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CES stakeholders see potential in Scandinavian tech

Arozzi at CES

writer icon Hina Javed     Arozzi   |   Business     🕐 28. Jan. 2019

Technology experts and participants at the Consumer Electronics Trade Show (CES) 2019, outlined that Scandinavia is well placed to create a significant impact on future innovation.

At the CES Toast to Tech Conference in Las Vegas, Consumer Technology Association (CTA) President Gary Shapiro, reflected on his time in the region. “We had a wonderful experience [there] and saw a lot of good innovation. We hope to go back someday,” he told Inside Scandinavian Business.

Shapiro also reached the conclusion that Scandinavia was “very well positioned” to play a role in the future of technology.

The Scandinavian presence
Swedish company Arozzi, which manufactures a range of gaming equipment, was one of the entities presenting on the show floor of the world’s largest consumer technology trade show. It was showcasing its latest line of Star Trek-themed chairs and computer tables.

“We wanted to reveal these new editions with a bang,” Arozzi EU Marketing Manager, Nate Moline, told Inside Scandinavian Business. The company may have already received favourable reviews from IGN and Forbes, but the show floor of CES was unique.

“It was a great opportunity for us to display all our Arozzi designs to fellow techies,” he continued. His views were echoed by another representative of the company on the CES show floor. Since Arozzi’s primary focus is gaming gear, he was honoured to have a booth at the same event as big players such as AMD.

“It’s really exciting to see what they are doing in terms of graphics cards and video [innovation]”, he said. While the representative was unable to specify other exhibits from Scandinavia, he found it encouraging that many people on the show floor were speaking the language. “I have heard a lot of people speaking Swedish.”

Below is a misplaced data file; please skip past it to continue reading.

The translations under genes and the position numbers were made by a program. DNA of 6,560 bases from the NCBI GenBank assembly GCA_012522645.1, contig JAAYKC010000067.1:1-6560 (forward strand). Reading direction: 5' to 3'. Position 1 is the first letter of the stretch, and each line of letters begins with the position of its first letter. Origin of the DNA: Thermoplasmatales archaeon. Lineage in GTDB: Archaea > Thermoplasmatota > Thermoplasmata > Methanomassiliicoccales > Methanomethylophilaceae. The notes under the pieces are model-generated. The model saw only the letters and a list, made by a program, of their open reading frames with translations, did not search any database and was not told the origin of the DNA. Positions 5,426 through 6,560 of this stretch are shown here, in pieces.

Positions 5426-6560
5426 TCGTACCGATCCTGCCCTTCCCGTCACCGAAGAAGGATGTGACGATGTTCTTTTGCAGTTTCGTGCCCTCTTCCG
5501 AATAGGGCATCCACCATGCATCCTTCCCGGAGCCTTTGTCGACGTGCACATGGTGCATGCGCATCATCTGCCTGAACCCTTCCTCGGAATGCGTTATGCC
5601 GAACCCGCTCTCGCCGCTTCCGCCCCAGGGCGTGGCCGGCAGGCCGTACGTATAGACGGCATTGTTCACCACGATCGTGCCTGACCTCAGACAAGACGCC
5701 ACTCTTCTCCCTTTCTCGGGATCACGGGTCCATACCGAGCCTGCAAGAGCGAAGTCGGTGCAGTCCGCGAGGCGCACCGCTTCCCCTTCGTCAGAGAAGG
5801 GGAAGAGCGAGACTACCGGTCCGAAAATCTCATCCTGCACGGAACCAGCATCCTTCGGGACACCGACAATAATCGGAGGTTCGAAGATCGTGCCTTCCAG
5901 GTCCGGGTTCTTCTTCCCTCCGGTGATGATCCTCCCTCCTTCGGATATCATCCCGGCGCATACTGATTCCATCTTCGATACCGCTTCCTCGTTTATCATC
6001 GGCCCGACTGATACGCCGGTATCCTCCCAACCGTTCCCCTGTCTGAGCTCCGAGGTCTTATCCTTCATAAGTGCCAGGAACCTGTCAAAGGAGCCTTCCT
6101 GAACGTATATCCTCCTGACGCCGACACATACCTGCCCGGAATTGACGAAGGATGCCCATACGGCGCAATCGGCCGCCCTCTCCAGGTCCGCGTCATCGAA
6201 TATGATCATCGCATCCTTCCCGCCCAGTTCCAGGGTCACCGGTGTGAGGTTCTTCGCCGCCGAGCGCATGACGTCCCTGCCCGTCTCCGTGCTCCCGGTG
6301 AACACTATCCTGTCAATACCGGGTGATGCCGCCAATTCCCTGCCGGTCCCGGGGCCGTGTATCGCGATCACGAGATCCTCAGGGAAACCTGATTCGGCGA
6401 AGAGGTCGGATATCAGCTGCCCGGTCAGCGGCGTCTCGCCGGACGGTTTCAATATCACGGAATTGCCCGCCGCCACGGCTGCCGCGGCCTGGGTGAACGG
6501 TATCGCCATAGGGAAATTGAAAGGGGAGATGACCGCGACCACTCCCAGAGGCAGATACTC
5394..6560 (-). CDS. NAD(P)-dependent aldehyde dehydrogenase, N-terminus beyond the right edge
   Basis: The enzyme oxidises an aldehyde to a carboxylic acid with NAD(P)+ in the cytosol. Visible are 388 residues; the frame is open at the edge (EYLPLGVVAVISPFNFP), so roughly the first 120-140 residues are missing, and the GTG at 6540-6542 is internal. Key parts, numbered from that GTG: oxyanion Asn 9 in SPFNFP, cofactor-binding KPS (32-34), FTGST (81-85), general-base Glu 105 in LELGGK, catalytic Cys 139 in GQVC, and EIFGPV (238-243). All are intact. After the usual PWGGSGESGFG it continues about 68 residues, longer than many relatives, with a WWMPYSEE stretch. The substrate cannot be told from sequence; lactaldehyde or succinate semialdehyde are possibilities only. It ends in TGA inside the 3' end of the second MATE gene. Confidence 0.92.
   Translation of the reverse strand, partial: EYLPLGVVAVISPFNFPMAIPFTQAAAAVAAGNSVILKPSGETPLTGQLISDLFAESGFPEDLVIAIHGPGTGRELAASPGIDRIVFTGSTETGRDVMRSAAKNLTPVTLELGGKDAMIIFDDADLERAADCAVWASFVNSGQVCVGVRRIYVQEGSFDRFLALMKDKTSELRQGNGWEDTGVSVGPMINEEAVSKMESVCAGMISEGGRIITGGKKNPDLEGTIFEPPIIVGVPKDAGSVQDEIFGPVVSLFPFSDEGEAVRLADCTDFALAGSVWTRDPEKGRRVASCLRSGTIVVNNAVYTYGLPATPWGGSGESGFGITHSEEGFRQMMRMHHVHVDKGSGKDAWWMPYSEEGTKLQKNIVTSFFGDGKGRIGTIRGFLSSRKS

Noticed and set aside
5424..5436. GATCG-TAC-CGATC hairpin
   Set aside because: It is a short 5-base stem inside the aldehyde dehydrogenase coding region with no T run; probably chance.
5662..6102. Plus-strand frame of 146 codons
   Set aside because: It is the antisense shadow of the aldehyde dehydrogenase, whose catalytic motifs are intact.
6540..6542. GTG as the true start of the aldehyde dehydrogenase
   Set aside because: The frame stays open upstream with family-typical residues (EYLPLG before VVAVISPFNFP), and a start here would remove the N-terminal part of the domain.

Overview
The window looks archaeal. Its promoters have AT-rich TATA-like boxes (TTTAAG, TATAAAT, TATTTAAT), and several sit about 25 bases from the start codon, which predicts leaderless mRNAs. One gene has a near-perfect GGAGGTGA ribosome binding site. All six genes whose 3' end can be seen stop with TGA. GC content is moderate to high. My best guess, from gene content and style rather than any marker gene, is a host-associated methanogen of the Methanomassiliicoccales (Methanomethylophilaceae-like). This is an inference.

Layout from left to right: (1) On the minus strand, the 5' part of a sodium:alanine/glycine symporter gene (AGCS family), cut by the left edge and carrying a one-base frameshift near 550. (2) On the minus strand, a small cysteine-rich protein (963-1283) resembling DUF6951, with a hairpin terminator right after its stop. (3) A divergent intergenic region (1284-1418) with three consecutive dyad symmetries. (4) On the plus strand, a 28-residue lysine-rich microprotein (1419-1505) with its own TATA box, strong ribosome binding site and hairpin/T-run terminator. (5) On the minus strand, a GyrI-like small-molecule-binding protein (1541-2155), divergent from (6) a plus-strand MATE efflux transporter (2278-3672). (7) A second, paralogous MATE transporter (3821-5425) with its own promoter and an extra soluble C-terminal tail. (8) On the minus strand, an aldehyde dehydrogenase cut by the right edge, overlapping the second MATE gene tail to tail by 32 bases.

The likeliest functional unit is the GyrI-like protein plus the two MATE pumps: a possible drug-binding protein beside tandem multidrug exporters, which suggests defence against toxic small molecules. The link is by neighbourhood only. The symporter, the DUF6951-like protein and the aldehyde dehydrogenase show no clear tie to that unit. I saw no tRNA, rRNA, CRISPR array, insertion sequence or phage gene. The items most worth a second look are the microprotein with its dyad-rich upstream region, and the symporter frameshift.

Nate Moline, meanwhile, also spoke to ISB about the relatively smaller Scandinavian presence on the CES show floor. “I am not too sure why the companies had less representation”, Moline said. He speculated that the phenomenon was related to scale.

“If I had to guess, it would have to do with the contrasting population”, he reflected. “France, for example, is four times the size of Sweden and Norway combined.”

The rest of Europe
France was one European country that managed to make a splash as their products grabbed the attention and awards of judges on the show floor. Their innovations ranged from embedded voice assistants and cleaning robots to devices hoping to save the lives of the elderly.

“France has over 300 companies at Eureka Park,” Gary Shapiro told ISB. On the other hand, he was quick to point out that innovation was not limited to a particular region.

He emphasised that while CTA was an American-based association which was focused on US consumer-tech policy, CES was a global event. “We want to make sure that innovation is global and can spread around the world.”

Time to shine
Scandinavia may not have had a large representation at CES, but Nate Moline said the region remained big on talent. “Scandinavian companies have a reputation of keeping skilled engineers in [terms of technology]. Volvo, Ericsson, Nokia, Skype and Spotify are just a few [names].” CES, meanwhile, was just the opportunity that Arozzi needed to make its own name.

He hopes for greater innovation in gaming from Scandinavian companies at global trade shows. Moline highlighted that the gaming sector was growing at a rapid rate in the region. “Gaming bars, cafes, esport communities and even gaming schools are popping up everywhere in Scandinavia,” he continued enthusiastically.

Industry experts and those working in Scandinavia see its potential. If some of the 'good' innovation spotted by the CTA president makes its way to the show floor of CES 2020 and beyond, Nordic countries could be set to shine in the coming years.

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